We’re in a time and place where nut milks and natural sweeteners are the norm. Born out of the desire for alternatives, the food system is constantly being pushed forward by innovations. Synthetic is on the opposite side of the spectrum from organically grown, but there’s enough drive behind some of these products to shift perceptions about these man-made foods. Meat alternatives have been on the rise, showcasing largely unheard of ingredients that rival the texture of meat, shoving aside the soy laden options that dominated pre-prepared vegan fare for so long. Yet, there hasn’t been a bonafide replacement for the taste and texture that natural meat offers… Until now. Enter “clean meat”. Memphis Meats Inc. is by stepping the need to raise and slaughter livestock by creating a meat with cell cultures. Producing this at a mass scale would mitigate the issues that the current meat industry struggles with today, such as energy and water usage, as well as food safety. This new meat is slated to be similar in cost to traditional meat. Wine is an ancient and beloved drink. Today, its scale of production taps into a lot of precious resources to grow the grapes from which it is made. Ava Winery is producing synthetic wine that comes with all the fragrance and alcoholic buzz as your favorite wine, but that uses a fraction of the resources that natural wine does. The company advocates for transparency, sustainability and cost efficiency. While synthetic food businesses are seeing a bright future, companies are experimenting in other innovative ways to shift what food can do. Miso paste is traditionally...
Beyond The Shoreline Reimagines Seaweed Snacking

Beyond The Shoreline Reimagines Seaweed Snacking

At the mention of eating seaweed, the strips of nori which cradle our sushi rolls immediately come to mind. As do those strangely textured, crunchy yet melt in your mouth roasted seaweed sheets. As a the main ingredient of a gourmet dish, or a go-to protein rich snack? Hardly. Seaweed has long been overlooked as a viable food source in America, but is now fighting its way into superfood status. The Future of Farming is in the Ocean Industrialized fishing has taken a toll on ecosystems of the ocean, chasing fish away and leaving fisherman jobless. That’s what led Bren Smith to found Greenwave, an initiative which works to train unemployed fisherman into sea farmers who grow different kinds of seaweed and shellfish. These restorative species provide a highly sustainable form of food production, and positively impact ocean conditions by soaking up carbon and nitrogen that threaten aquatic ecosystems. Inspired by this, Beyond the Shoreline has begun creating innovative kelp based snacks that step outside the nori sheet box. Their first product, kelp jerky, has yet to be released but promises to sidestep the issue of appetite appeal. The American palate may not yet be prepared to embrace the slimy, fish flavored plant at face value, so moving forward with a familiar form of snack is a huge step in the right direction. But what’s spurring the movement to bring this abundant crop from ocean to table in the first place? Good for You Kelp, the unlikely hero of the sea, has more to offer than expected. “Nori contains more vitamin C than orange juice, more calcium than milk, and more protein than soybeans. And it might surprise those of us on the hunt for...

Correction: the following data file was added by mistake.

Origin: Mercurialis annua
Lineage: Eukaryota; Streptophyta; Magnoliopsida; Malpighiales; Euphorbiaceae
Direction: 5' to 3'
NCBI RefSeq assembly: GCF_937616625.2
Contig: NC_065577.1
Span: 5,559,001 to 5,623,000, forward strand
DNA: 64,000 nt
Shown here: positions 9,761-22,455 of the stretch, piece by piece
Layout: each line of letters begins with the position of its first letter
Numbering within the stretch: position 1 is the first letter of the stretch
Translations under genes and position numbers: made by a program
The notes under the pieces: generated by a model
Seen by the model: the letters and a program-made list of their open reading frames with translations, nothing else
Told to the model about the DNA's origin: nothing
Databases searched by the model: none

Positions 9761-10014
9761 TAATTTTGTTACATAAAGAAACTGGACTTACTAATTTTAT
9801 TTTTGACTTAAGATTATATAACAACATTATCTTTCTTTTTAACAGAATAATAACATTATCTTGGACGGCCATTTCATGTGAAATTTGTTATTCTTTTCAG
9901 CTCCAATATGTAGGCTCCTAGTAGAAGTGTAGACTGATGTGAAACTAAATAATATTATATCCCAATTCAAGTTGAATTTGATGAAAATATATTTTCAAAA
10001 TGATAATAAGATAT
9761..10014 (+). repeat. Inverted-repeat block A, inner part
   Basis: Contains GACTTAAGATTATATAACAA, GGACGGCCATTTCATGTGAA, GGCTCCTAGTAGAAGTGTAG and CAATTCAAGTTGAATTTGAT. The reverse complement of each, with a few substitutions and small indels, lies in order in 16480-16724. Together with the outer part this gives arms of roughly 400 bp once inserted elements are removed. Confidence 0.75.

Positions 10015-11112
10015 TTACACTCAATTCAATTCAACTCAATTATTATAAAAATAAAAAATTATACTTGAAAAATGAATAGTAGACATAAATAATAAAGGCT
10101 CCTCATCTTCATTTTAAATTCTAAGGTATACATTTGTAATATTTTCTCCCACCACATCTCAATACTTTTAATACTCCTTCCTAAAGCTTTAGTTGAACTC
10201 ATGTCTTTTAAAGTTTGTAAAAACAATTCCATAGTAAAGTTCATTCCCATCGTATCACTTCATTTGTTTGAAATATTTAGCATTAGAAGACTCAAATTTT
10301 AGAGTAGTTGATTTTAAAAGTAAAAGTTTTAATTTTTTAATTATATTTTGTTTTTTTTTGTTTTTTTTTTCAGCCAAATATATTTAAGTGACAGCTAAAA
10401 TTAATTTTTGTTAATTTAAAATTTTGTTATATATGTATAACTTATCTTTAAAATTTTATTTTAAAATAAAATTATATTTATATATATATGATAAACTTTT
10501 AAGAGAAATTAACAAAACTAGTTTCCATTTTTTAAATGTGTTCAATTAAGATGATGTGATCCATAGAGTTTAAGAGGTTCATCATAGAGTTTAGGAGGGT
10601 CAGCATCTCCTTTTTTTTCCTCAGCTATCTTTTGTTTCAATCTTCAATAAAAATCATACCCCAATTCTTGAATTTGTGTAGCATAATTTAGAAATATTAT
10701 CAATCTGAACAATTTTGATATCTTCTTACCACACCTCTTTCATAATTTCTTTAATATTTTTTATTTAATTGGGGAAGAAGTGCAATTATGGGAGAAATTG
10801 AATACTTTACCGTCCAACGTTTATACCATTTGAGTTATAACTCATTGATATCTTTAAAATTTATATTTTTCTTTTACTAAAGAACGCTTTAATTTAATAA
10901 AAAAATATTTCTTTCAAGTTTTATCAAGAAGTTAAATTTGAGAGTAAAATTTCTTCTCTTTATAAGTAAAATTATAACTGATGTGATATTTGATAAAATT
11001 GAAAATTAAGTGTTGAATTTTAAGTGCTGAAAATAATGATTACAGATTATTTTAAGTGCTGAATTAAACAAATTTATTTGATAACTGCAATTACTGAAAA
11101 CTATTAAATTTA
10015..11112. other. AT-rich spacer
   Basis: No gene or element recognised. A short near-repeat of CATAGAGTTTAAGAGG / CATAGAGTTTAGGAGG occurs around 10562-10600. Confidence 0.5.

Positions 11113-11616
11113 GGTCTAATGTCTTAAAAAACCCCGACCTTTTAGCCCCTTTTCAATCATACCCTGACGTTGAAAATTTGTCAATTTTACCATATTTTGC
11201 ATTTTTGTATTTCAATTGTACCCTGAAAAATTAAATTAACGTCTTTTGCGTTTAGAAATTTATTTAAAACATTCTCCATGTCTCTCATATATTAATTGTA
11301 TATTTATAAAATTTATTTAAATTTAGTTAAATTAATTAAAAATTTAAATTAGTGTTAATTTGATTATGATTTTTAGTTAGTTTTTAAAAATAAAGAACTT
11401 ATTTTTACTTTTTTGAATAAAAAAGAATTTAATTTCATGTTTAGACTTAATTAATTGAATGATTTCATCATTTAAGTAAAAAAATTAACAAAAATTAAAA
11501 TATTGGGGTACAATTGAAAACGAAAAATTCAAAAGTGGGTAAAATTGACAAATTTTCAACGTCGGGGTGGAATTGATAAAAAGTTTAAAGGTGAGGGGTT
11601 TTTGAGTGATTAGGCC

The Double-Edged Sword of Natural

The Double-Edged Sword of Natural

Since the dawn of man, we’ve been obsessed with food, and if you need evidence in this day and age, look no further than a millennial’s Instagram. Food has and will always be a means of survival, but for many, foods role has evolved from sustenance to enjoyment. Prominent trends such as Transparency, Veganism, Mindfulness, Freshness are at the forefront. One Master Trend overrules them all simplicity in food. We all win… Or do we? We’re in a race to the bottom of an ingredient list. We are removing as much over-processing as possible. These are all good things, but… In the process, an important equity has been lost – taste differentiation. Which is something Big Food always benefitted from.     And for decades, Big Food has built brands on the pleasure of taste… irreproducible, proprietary, unnatural but ultimately delicious taste. A locavore or organictarian, with a gun to its head, would choose an Oreo over a private label knockoff, no questions asked. A Dorito over a cheese flavored tortilla chip. A Coke over cola. Intensive food science, heavy processing and laboratories that double as “kitchens” gave way to these patented, competitive brand advantages. These fabricated flavors turned products into household names, and ultimately billion-dollar brands. Yet the same practice that built Big Food up, is now responsible for its demise and vilification. Less Ingredients + Less Processing + Less Engineering = Commodities. So the natural foods industry is now faced with answering the tough question of how do you democratize natural food without falling victim to the dreaded C-word; commoditization? How do you build a meaningful brand without the type of flavor differentiation Big Food benefitted...